Pre-Service Education Working Group
Notes from March 8, 2007 PSEWG Telecon
Cheri St. Arnauld
Guest (and new working group member): Mike ODell
The first discussion was a presentation by Matt Bobrowsky and Cheri St. Arnauld on NACCTEP and specifically on the workshop Matt presented. It was within the partnership strand of the conference: Using NASA and Space Science Resources to Enhance Teacher Preparation on Saturday, March 3, at 3:00 pm.
- Matt reported having 12 attendees, including 4 administrators, 2 science, 1 education and 1 math faculty, and 1 “supplemental”. Cheri added that this was a good attendance for NAACTEP currently focusing on teacher preparation, and that she had promoted his workshop during her conference opening remarks. Next year attendance should improve with a specific strand designated for mathematics and science faculty.
- The needs assessment Matt conducted indicated a need for
- improved student skills including: math skills (including the ability to calculate), stronger student ability to make observations, think critically, conduct analysis and evaluation, and to be able to take information and infuse it into their curriculum.
- The faculty needed strategies for increasing student competencies and understanding, demonstrations for future teachers, materials to use in future classrooms, everything to be applied to standards (and use the standards to support), up-to-date (latest) science news, and space science applications that demonstrate fundamental principals.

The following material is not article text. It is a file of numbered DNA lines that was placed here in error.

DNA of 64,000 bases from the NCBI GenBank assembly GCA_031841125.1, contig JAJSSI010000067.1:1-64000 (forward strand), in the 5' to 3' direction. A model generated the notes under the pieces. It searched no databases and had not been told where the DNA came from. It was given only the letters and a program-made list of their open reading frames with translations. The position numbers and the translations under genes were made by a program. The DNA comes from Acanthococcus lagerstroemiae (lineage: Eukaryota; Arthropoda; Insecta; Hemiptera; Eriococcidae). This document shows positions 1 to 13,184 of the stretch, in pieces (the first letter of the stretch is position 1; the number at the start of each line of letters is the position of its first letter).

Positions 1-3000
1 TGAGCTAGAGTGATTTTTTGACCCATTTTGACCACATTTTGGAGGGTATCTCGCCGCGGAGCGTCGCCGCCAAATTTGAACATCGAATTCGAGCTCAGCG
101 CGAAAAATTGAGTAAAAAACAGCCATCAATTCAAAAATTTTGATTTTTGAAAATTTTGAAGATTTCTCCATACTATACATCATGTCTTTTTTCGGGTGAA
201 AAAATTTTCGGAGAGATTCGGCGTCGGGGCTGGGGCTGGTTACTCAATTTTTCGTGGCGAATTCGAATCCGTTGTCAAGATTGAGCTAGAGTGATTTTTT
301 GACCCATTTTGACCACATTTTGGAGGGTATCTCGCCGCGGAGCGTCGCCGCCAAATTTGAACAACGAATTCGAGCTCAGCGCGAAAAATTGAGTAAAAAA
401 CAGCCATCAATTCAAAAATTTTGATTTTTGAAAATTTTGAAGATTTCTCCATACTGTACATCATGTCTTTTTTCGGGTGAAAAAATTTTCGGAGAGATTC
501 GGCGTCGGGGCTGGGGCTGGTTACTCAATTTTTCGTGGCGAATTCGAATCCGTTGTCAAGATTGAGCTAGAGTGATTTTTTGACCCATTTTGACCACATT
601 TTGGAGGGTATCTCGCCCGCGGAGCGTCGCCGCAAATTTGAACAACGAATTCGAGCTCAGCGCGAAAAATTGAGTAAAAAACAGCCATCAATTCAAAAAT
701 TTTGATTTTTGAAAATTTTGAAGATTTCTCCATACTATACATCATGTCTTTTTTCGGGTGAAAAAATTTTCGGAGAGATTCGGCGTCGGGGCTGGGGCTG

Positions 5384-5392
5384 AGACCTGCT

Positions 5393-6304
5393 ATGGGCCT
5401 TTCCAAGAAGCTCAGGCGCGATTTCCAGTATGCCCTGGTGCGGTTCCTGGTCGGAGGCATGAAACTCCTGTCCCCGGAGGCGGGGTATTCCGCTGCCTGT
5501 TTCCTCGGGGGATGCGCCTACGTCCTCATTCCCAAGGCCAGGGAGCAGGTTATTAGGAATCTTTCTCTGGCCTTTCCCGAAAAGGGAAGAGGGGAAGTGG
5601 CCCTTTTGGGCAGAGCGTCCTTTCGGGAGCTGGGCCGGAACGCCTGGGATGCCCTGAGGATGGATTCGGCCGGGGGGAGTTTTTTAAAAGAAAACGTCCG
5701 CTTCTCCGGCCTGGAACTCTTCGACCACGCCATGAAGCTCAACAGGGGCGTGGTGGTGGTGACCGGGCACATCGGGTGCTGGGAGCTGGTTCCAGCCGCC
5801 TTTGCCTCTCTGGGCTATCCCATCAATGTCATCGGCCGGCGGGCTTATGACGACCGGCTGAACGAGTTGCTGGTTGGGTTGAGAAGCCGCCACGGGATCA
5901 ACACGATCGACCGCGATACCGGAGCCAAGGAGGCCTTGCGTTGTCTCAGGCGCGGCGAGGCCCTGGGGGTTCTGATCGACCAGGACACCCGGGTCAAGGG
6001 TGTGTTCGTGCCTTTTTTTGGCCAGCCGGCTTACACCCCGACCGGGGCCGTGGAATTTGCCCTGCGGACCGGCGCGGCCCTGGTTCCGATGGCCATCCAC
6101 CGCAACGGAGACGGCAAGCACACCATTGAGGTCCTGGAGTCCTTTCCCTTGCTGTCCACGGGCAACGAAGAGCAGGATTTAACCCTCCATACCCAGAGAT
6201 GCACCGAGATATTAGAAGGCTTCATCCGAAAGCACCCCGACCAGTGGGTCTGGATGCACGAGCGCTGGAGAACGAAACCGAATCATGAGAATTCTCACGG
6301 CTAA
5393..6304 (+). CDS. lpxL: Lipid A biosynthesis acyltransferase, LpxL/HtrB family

- Challenges for faculty included engaging students, promoting science as an option for teaching, the diversity of their classrooms (including language barriers and differing levels of enthusiasm), retaining students, difficulty finding faculty for process skills, ways to convey technical information to lower grades, and finding information.
- Participants asked for a “learning object repository” such as SSERD (Space Science Education Resource Directory)
- Participants also asked for opportunities for field trips, access to scientists, hands-on activities, and materials
- Bill asked about solutions and approaches for working with community colleges without a teacher preparation strand. Cheri said they have been working with the different states — some will allow community colleges to focus on teacher preparation, while others will not. The state determines whether there is articulation from universities — whether the education courses are transferable. Cheri said that out of the 1600 community colleges in their database, about 900 have a teacher preparation pathway, and some have teacher licensure.
Mike Odell spoke next about NOVA.
- NOVA was a framework to enhance Math and Science for preservice (and for general students), by asking professors to conduct inquiry as a part of their courses
- The program involved 101 universities and ran over a period of 10 years, funding hundreds of courses. They primarily worked with small universities but did include some of the larger ones.
- There is currently an NSF project that tracks the longitudinal results of students: UA Science Education Faculty Awarded $2.1 Million Grant from National Science Foundation
- One of the issues was that the introductory science courses at universities typically targeted different content than what is needed by future K–12 teachers.
- To participate, universities needed to have faculty teams, which could include education, science, math, or technology faculty. The teams went through their science standards together and integrated NASA products into the targeted courses. Teams received professional development, met at NASA Centers and worked together over 3 years.